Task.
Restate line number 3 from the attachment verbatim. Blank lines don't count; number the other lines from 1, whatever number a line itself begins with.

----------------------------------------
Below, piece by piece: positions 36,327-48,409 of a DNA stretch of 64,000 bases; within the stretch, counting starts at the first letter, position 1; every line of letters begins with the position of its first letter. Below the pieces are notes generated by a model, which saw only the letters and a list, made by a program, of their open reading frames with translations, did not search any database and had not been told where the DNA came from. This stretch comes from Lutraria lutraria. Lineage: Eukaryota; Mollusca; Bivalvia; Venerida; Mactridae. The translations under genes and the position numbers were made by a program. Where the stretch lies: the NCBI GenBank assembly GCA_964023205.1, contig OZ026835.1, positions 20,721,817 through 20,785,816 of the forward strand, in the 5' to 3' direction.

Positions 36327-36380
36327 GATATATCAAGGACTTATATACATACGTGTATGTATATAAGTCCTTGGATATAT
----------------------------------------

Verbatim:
36327 GATATATCAAGGACTTATATACATACGTGTATGTATATAAGTCCTTGGATATAT